Why More Bisexual Women Struggle to Afford Food
More than 30 percent of young people identify as falling somewhere between gay and straight—a rate far higher than past generations have shown. But despite the growing prevalence of sexual fluidity, bisexual adults continue to face heightened levels of discrimination, often with severe consequences.
Compared with their gay and lesbian peers, bisexual adults face higher rates of food insecurity, according to a meta-analysis report released Monday.
Researchers from the University of California, Los Angeles’ Williams Institute analyzed data from four national surveys of nearly 20,000 LGBT respondents to highlight a correlation between sexual orientation and food insecurity. Participants were asked whether they’d skipped meals for lack of money, were unable to afford a balanced diet, or participated in the Supplemental Nutrition Assistance Program (commonly referred to as food stamps) in the past year.
“Across gender, age, educational attainment, and racial/ethnic categories, bisexuals 18 to 44 consistently had higher rates of SNAP participation than lesbian and gay adults 18 to 44,” study coauthor Taylor Brown wrote in an email to TakePart. (Transgender people only participated in one of the four surveys analyzed, so researchers did not find enough data to make a direct correlation between gender identity and food insecurity.)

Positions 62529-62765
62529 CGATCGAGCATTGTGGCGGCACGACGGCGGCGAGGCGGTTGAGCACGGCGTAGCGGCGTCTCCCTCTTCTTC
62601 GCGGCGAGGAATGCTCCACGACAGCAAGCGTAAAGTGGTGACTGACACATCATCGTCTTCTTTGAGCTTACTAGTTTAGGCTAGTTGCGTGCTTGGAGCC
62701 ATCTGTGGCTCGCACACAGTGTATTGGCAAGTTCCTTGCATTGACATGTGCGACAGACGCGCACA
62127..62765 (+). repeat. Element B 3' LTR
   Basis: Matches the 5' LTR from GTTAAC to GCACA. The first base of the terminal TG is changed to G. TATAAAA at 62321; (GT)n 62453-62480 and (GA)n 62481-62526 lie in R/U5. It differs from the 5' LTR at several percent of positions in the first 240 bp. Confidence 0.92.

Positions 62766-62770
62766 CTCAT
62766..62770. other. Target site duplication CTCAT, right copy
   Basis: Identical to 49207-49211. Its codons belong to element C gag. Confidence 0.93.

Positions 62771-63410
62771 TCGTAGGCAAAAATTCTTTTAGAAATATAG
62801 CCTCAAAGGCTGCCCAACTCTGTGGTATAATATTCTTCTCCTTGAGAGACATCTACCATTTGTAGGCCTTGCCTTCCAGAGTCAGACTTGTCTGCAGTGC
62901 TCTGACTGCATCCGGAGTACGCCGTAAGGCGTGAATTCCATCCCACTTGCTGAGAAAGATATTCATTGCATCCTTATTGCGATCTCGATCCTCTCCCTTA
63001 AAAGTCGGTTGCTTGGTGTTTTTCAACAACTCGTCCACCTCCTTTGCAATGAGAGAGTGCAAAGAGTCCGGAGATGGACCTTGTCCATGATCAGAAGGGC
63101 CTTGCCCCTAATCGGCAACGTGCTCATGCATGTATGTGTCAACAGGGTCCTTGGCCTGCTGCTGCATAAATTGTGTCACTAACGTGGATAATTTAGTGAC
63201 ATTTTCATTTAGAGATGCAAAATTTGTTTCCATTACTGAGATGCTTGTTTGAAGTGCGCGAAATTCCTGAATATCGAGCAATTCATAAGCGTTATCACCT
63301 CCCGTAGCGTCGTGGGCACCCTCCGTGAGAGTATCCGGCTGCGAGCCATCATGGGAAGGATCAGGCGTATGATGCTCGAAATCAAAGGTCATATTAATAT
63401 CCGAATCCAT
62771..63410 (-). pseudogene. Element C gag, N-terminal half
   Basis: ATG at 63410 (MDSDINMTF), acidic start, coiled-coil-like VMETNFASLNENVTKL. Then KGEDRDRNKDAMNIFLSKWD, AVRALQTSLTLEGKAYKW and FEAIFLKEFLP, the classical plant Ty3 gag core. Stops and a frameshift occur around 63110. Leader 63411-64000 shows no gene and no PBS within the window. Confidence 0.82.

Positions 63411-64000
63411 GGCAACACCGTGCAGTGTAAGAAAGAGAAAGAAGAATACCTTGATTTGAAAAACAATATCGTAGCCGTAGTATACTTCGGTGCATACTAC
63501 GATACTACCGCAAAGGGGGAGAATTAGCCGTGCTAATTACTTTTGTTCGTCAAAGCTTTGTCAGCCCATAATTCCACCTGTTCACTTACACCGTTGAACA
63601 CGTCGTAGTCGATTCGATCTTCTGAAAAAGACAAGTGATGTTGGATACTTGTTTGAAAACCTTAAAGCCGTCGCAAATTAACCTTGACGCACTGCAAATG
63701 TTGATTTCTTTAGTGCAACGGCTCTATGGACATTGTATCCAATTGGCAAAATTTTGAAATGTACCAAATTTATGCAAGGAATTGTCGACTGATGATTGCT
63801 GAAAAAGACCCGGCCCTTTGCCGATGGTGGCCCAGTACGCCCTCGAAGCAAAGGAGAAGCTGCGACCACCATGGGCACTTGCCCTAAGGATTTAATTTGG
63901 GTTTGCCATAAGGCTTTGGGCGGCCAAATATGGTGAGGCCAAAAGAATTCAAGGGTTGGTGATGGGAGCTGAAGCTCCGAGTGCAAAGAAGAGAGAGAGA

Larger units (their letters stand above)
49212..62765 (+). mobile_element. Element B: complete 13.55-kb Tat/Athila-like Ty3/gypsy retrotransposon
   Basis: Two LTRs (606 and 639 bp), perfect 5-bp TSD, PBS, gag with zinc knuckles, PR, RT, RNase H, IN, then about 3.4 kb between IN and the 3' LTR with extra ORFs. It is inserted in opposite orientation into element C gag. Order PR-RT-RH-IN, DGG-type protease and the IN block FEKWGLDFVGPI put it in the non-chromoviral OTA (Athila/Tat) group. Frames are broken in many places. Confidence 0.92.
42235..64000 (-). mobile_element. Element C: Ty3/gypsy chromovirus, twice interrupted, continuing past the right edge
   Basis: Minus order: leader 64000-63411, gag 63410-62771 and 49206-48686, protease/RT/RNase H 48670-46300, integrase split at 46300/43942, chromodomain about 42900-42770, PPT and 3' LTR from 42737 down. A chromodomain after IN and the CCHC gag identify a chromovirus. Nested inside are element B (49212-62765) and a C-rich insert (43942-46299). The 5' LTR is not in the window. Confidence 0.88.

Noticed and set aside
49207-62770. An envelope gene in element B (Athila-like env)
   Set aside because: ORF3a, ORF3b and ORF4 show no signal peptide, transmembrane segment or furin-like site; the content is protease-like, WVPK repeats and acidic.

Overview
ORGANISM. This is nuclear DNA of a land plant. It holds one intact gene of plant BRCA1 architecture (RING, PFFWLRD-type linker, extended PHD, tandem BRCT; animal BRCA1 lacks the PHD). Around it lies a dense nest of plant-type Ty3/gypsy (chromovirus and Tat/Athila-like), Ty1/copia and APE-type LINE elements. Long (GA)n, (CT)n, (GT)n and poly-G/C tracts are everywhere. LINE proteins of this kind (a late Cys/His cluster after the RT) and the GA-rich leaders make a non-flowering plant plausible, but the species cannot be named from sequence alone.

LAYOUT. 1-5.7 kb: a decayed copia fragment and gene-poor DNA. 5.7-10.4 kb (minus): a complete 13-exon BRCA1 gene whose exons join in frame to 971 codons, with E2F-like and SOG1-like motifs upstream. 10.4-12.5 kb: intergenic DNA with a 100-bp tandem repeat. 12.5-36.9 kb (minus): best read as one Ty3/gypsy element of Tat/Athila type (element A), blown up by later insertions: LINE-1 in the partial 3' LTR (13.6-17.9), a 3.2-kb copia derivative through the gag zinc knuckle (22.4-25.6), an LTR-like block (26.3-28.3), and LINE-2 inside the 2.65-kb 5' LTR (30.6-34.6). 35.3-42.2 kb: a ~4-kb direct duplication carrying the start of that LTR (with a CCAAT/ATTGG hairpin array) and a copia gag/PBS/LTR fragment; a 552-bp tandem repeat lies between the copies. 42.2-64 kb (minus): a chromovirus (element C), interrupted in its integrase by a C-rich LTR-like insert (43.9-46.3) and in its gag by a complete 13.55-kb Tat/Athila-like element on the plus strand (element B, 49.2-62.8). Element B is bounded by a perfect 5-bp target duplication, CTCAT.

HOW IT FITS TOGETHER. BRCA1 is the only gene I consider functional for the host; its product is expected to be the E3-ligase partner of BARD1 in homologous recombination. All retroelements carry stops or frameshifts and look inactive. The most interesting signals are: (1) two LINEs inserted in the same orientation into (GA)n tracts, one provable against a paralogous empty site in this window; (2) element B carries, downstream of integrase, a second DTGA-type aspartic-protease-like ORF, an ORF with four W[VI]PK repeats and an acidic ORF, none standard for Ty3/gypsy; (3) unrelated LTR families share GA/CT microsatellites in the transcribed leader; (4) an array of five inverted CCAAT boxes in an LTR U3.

Female bisexuals were the most likely to use food stamps; 26 percent of bisexual women over 18 reported participating in SNAP in the past year, compared with 20 percent of lesbian women. Seventeen percent of bisexual women also reported experiencing food insecurity within the past 30 days, compared with 12 percent of lesbians.
Brown noted that bisexual women also have higher levels of poverty than gay and lesbian people do. Nearly 30 percent of bisexual women live at or below the federal poverty level, compared with 23 percent of lesbians and 21 percent of heterosexual women, according to the 2013 National Survey of Family Growth.
“Poverty is closely related to food insecurity and SNAP participation,” Brown wrote.
Perceptions that bisexuality doesn’t exist, that bi people are “going through a phase,” or that they are promiscuous are pervasive in both the gay and straight communities. The misconceptions can take a toll on employment and earning ability. Roughly 60 percent of bisexual people reported hearing bi-phobic remarks at their job, creating a hostile work environment, according to a 2014 survey. Twenty percent believed they had not received a job or a promotion based on their sexual orientation.
While bisexual women face higher rates of food insecurity than their gay and lesbian peers do, all members of the LGBT community were 1.6 times more likely to report being unable to afford to feed themselves or their families.